RMT believe that more detail should be given regarding the wider social objectives of the railway. For example travel for all age ranges and social groups should be facilitated, and the argument for increasing rail capacity on the basis of social inclusion and environmental benefit also needs to be made.

  There is insufficient detail on how the industry may be made to work together more effectively. The current structure of the industry works against cross industry co-operation, for example there are no surplus drivers that can be utilised to prevent the cancellation of train services due to staff shortages. This has happened on several occasions, most recently with Arrivia Trains.

  RMT have noted with concern the section on fares. In considering the caps on fares the Government have placed the emphasis on covering the costs through increased fares, or by increasing the cost of travelling at peak times thereby redistributing peak demand. We do not believe that pricing passengers off the railways at the times they wish to use the trains is a serious way of tackling current difficulties. The SRA should be encouraging more, not less people, to use the railway. Recent figures have shown that for every pound of subsidy the Government puts in, the passenger contributes more than double. In 1999-2000 passengers paid £3.3 billion whilst the Government spent £1.4 billion. The passenger already contributes enough revenue to the railway.

  Finally the SRA should have a duty to consult all interested parties within the industry, not least of course the trade unions representing the staff. We will make more reference to staff issues in the next section on industrial relations.


  Industrial relations are not as harmonious as they should be on the railway. Railway staff continually make representations to the RMT about how the industry no longer works as a cohesive unit. They are no longer part of an industry working together but instead an employee of a particular company.

  Many rail workers jobs are dependent on re-tendering or refranchising. A possible career in the industry could be curtailed by being undercut through the lower pay and conditions of a competitor. Rail workers believe that employers are primarily interested in the generation of profits. Investing in staff is seen as a low priority and staff numbers are kept at the very minimum levels, often with very little regard for passenger comfort or assistance.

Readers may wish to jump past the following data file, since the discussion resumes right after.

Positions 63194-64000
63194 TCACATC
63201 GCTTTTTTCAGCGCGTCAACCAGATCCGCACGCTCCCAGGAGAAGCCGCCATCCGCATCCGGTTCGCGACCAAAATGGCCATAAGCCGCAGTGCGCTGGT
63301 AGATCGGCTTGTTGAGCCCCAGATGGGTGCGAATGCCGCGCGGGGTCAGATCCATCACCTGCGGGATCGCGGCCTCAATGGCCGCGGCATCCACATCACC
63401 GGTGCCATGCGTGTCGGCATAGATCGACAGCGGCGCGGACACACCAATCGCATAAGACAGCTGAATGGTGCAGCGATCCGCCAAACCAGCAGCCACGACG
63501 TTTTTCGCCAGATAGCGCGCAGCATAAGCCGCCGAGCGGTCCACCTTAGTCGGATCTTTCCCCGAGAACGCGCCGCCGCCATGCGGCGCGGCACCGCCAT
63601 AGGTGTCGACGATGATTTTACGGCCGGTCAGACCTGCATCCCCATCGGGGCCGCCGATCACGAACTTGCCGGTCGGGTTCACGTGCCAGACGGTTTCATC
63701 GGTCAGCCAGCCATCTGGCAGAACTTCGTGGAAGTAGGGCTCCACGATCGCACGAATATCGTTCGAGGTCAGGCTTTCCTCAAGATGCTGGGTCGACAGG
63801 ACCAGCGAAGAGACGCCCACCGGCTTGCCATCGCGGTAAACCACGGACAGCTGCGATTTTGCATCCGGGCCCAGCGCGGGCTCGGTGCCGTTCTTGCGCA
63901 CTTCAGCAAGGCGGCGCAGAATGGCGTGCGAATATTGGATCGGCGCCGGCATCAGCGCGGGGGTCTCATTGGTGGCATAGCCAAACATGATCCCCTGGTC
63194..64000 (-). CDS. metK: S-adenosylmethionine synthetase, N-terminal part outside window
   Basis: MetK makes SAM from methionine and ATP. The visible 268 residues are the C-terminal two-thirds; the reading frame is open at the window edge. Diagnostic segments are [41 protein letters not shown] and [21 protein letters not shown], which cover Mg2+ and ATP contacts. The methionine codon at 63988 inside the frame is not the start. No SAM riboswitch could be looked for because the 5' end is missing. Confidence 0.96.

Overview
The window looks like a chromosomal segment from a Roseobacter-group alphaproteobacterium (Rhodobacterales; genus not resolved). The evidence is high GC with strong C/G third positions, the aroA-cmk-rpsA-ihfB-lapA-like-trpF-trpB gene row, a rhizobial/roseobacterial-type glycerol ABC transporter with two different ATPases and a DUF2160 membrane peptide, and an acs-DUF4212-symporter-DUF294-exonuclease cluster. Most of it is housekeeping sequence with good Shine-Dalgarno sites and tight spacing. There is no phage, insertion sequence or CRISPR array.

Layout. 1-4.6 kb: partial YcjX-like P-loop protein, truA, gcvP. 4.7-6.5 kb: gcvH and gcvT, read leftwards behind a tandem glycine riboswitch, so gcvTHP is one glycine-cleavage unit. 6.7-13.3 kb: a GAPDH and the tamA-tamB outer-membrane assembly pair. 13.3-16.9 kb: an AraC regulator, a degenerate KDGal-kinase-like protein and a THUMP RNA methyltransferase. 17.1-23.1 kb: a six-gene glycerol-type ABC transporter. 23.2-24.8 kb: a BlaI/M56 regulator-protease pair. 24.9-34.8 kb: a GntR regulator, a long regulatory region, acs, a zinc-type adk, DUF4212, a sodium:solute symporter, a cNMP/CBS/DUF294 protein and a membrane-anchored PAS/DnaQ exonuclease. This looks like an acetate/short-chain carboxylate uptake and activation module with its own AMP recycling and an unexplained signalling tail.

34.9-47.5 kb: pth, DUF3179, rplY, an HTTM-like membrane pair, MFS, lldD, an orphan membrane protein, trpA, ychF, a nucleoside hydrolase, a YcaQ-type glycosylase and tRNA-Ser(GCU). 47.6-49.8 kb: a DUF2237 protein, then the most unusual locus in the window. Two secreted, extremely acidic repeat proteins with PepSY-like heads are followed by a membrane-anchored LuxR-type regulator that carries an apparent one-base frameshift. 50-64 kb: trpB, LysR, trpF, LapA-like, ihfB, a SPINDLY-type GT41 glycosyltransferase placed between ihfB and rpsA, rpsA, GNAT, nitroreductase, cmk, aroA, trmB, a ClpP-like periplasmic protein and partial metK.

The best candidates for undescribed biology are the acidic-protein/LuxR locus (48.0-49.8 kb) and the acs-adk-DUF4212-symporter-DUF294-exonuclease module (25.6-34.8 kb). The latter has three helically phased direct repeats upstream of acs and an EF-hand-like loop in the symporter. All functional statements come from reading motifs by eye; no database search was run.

The most glaring example of this is the complete absence of staff at many stations. On the trains themselves RMT members at c2c have recently felt that they have had to carry the can for safe working in the dispute over the retention of guards on trains. Fortunately other train companies have agreed with the RMT position on this matter. However it is undoubtedly the case that public pressure for a more visible staff presence has played a part in many of these decisions. Railways have a big image problem in terms of personal security. Closed circuit television cameras are no substitute for a staff presence and we are sure that many more women would use train services if they felt more secure.

  All these factors contribute to lowering morale within the industry and this can obviously cause industrial relations problems. We should also mention that as staff grapple with keeping train services running with ageing track, rolling stock and equipment the effects on services has led to rising anger among passengers. In 2000-01 assaults on railway staff increased by 22 per cent, those resulting in major injuries increased by 45 per cent.

  Finally the industry is facing an increasing problem of skills shortages that needs to be tackled. The rail companies now operating on the network have been guilty of short-term thinking. In the past apprentices and management trainees were hired on a regular basis so that the skills base was protected. There are now real shortages of staff with signalling and signal design expertise. Restrictions on the recruitment of overseas nationals have therefore been relaxed. The SRA and the DfEE are investigating this but a plan of action must be implemented quickly.


  The rail industry is suffering from a crisis in confidence. The momentum gained from the announcement of the 10-year plan has gone. Hatfield exposed the problems of a fragmented industry.

  No serious commentators seriously believe that the £60 billion of proposed investment, over half of which was meant to be funded by the private sector, can now be delivered. Railtrack is easily the most significant player in the industry and they clearly can no longer deliver their side of the bargain.

  New money is now needed, but value for money will not be obtained unless Government can actually retain greater control over the network. We are concerned that the Government show no signs of acting upon the recommendations made by the Committee earlier this year. The proposed SRA Directions and Guidance will make little impression.

  RMT believe that if Government can be brave enough to grasp the nettle and provide some clear leadership then a sense of confidence can be restored to the industry. At the current time the industry is drifting along with no overall control, either operationally or financially. Many are agreed that action needs to be taken, and the only serious argument against restructuring the industry seems to be that more upheaval would not be welcome. However the costs of keeping the status quo will be far greater in the long term.

September 2001